ATS / ERS guidelines recommend using % predicted FEV1 as the metric to define severity of obstructive, restrictive, and mixed ventilatory disorders. The main driver: FEV1 is the most robust variable as an overall measure of health (epidemiologically speaking). Critics charge that this overestimates severity of obstruction when restriction is also present, causing confusion, misdiagnosis, [... read more]
Part 1 of Levine et al’s excellent review on toxicology in the ICU. Some of their helpful recommendations/reminders: False positive UDS are common for tricyclics (diphenhydramine/Benadryl, carbamazepine, quetiapine/Seroquel), as are false negatives for benzodiazepines (lorazepam/Ativan, alprazolam/Xanax). The osmolal gap is elevated in ethanol, methanol, ethylene glycol, isopropanol, propylene glycol toxicity, but also in shock and [... read more]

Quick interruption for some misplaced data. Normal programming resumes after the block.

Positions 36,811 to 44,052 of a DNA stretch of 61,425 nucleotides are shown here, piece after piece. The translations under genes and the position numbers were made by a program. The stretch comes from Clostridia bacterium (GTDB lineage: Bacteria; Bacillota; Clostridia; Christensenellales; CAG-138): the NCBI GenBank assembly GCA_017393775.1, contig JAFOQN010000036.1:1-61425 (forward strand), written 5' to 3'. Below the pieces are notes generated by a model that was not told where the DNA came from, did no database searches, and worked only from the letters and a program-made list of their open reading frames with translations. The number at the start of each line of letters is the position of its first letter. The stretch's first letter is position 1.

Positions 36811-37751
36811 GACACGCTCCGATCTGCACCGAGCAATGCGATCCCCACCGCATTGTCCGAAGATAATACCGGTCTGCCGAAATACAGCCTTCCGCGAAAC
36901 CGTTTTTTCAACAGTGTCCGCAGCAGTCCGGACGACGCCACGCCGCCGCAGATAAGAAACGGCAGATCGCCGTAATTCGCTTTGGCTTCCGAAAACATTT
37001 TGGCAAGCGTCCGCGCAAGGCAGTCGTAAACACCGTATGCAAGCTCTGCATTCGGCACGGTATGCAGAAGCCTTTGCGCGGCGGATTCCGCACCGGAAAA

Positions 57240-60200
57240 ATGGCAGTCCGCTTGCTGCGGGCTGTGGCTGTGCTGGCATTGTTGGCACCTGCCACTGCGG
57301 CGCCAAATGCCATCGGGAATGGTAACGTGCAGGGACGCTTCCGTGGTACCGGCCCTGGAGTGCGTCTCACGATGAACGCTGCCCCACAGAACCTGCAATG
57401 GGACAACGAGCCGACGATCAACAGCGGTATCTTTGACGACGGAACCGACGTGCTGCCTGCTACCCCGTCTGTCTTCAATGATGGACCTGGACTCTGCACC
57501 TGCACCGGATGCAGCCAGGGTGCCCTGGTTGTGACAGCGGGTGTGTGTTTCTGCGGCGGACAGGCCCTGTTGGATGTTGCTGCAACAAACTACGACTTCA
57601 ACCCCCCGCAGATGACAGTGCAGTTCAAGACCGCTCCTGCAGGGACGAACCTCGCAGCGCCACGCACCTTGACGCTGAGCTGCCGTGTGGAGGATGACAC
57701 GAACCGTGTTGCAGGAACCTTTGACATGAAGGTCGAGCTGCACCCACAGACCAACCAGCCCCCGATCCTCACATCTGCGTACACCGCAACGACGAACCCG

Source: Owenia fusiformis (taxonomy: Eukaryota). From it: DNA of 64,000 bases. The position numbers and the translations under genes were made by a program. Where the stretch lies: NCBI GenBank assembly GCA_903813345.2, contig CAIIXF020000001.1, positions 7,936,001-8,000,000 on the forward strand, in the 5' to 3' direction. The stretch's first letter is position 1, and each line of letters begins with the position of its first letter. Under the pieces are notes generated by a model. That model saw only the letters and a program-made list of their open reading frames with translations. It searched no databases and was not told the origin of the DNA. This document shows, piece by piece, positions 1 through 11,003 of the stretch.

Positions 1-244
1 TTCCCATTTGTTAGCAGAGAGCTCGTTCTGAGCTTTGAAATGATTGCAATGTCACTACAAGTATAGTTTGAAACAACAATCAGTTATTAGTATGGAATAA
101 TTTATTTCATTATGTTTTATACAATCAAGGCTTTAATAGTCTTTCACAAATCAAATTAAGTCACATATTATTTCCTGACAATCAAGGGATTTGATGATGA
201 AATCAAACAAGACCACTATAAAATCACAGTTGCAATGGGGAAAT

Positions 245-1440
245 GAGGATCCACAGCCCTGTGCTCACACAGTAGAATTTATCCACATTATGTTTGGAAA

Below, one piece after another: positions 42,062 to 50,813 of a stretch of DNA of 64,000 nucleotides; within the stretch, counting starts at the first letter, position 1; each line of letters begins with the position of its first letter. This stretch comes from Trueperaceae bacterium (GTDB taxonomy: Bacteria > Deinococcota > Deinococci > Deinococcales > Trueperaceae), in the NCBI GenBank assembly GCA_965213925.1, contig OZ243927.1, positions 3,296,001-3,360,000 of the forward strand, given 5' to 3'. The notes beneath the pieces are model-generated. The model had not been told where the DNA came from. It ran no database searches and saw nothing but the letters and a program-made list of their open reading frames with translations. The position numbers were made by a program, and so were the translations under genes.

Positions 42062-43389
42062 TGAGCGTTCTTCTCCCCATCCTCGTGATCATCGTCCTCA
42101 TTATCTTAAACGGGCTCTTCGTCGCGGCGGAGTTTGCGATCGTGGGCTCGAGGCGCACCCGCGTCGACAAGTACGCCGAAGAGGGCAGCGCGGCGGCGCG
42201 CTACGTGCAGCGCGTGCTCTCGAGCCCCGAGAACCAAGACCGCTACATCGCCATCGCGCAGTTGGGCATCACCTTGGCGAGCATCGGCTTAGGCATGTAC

Enriquez et al analyzed data from the NHLBI Dynamic Registry, comparing 860 people with COPD to 10,048 without who underwent percutaneous coronary intervention between 1999-2006. Their main findings: COPD patients were sicker and had worse outcomes. Demographically, they had a higher rate of diabetes, slightly more lesions (3.2 vs. 3.0), and slightly lower ejection fractions. Only [... read more]
Wisnivesky et al crunched through the SEER data on 3,399 people who underwent resection for N1 non-small cell lung cancer. They found that the number of cancerous lymph nodes predicted survival: 1 positive N1 lymph node: 8.8 years mean lung cancer-specific survival 2-3 positive N1 lymph nodes: 8.2 years 4-8 positive N1 lymph nodes: 6.0 [... read more]
Drager LF et al. Obstructive Sleep Apnea: An Emerging Risk Factor for Atherosclerosis. CHEST 2011;140:534-542. OSA and CAD review.